THE National Beef Association (NBA) has called for the introduction of an agricultural ombudsman.

It follows an industry Beef Summit in London arranged by George Eustice, farms minister, to tackle the downward spiral in the beef price.

Although the NBA attended and welcomed the summit, it fears a suggested voluntary code of practice will lack teeth.

The code, which would govern issues such as the transparency of abattoir charges and notice periods, was one of the main areas for further discussion which came out of the meeting. Cheap imported beef and the clear labelling of beef’s country of origin were also discussed.

Chris Mallon, NBA chief executive, said: “It is clear that action is necessary to tackle the plunging prices of domestically- produced beef, and we welcome the sector coming together to find a way forward.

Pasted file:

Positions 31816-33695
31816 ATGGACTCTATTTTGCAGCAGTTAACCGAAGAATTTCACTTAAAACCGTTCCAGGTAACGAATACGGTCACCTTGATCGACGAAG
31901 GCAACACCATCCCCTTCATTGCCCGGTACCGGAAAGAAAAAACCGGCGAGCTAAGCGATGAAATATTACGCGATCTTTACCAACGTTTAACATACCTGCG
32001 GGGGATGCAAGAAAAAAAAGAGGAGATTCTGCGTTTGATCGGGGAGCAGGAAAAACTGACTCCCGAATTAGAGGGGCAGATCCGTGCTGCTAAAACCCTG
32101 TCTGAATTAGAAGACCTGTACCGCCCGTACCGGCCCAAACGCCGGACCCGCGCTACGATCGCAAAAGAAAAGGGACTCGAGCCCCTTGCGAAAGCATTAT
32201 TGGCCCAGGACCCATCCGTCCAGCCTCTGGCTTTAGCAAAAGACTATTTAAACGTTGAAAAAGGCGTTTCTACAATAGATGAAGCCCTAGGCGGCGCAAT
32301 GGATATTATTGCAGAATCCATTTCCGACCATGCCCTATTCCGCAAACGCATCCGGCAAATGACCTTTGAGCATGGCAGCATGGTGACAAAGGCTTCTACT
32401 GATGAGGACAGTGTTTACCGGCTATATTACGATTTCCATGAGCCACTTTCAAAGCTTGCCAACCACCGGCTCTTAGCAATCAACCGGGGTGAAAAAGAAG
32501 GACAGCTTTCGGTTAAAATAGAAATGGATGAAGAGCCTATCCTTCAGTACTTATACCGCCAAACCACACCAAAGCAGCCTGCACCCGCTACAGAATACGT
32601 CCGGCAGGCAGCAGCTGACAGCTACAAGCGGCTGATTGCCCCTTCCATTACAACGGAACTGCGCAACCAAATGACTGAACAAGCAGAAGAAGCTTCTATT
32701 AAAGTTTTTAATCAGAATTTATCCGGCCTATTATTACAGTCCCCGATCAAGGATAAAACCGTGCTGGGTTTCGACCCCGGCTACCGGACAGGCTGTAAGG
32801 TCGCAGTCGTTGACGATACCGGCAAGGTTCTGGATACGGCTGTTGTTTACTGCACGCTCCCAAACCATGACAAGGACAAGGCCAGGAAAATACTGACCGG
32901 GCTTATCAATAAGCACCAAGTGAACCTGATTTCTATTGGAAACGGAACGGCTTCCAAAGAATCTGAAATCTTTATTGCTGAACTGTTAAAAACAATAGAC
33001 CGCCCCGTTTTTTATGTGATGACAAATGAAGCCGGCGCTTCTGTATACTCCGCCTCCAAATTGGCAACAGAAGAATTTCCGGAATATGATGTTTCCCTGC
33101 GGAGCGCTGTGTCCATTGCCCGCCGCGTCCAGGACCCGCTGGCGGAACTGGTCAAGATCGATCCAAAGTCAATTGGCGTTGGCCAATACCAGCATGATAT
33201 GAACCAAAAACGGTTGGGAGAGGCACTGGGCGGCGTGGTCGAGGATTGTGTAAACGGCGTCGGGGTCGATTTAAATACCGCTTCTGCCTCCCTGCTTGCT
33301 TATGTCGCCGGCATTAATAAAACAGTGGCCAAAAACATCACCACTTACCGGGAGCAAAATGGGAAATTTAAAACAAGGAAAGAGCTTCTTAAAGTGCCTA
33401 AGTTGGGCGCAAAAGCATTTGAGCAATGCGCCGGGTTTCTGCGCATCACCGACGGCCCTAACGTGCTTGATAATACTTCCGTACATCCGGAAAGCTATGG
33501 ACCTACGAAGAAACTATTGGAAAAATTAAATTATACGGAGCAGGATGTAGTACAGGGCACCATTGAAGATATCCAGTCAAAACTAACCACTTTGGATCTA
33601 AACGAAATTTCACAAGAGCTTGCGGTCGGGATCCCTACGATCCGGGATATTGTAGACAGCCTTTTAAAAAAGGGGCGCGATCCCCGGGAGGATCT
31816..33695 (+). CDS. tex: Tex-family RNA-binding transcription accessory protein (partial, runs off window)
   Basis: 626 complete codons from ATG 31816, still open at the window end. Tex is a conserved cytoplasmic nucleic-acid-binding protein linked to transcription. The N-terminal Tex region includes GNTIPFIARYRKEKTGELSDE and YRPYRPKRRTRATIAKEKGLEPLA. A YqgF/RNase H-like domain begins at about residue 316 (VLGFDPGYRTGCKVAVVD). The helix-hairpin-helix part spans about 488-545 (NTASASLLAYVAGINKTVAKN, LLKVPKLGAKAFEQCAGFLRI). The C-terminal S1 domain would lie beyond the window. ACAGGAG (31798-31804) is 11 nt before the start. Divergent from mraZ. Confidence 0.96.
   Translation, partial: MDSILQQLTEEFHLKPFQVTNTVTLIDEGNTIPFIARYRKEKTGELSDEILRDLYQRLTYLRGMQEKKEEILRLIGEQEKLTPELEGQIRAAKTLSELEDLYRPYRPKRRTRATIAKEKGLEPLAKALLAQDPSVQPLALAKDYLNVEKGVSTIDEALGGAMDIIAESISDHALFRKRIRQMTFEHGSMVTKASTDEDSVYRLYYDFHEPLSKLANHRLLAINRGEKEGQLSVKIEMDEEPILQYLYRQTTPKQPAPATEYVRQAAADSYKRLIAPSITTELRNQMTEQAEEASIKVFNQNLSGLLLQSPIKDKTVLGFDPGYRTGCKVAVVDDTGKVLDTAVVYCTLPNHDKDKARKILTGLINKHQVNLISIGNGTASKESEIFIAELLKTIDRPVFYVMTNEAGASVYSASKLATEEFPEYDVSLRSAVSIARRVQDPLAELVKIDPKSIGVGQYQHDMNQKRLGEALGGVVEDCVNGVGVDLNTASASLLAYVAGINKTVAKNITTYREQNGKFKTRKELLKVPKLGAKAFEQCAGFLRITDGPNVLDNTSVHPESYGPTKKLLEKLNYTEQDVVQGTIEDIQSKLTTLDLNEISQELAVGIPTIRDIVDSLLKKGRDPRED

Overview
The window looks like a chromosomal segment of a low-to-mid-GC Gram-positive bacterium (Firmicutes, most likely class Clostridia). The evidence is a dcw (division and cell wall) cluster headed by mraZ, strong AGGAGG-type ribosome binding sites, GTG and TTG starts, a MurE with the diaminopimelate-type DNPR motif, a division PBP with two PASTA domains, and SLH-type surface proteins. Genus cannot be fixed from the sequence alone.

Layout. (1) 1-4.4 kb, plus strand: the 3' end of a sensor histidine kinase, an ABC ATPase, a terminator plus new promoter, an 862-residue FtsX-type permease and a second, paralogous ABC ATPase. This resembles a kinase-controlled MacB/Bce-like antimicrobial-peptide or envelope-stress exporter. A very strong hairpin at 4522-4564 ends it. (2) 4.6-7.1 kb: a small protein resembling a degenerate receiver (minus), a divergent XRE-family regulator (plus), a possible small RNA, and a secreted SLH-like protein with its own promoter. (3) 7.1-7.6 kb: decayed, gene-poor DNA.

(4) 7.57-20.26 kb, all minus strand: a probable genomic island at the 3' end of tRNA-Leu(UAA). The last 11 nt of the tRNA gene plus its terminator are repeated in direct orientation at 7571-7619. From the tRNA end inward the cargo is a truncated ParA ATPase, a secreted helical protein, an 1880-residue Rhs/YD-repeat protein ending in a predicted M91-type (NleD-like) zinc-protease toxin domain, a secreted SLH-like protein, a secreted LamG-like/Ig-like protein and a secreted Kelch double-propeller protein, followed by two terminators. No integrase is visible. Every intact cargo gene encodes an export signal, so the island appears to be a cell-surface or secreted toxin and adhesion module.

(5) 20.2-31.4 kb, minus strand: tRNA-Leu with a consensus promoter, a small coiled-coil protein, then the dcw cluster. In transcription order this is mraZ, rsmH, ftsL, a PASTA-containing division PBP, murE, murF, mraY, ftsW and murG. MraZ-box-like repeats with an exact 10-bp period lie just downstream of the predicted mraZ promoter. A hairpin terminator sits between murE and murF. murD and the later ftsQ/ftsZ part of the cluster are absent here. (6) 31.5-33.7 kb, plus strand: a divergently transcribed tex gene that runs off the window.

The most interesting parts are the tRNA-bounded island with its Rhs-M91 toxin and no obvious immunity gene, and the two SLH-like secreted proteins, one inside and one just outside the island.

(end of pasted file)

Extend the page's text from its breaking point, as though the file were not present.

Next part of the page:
“Producer confidence has been badly shaken and it will take a long time to rebuild. The NBA does not believe a voluntary code is enough to provide stability. Any code needs to have an ability to police itself and have enforcement powers.”

The NBA believes the beef industry needs a producer ombudsman to oversee the relationship between producers and processors.

Mr Mallon said: “This would give producers greater confidenc they are being treated fairly, provide a forum to deal with complaints and have the power to enforce decisions.”

The beef industry, processors and retailers will meet again over the next few weeks to produce a report into the areas a new industry code of conduct should cover.

The issue of labelling was also raised. The government, lobbied by food producers, has backed away from demanding ready meals containing beef state its country of origin.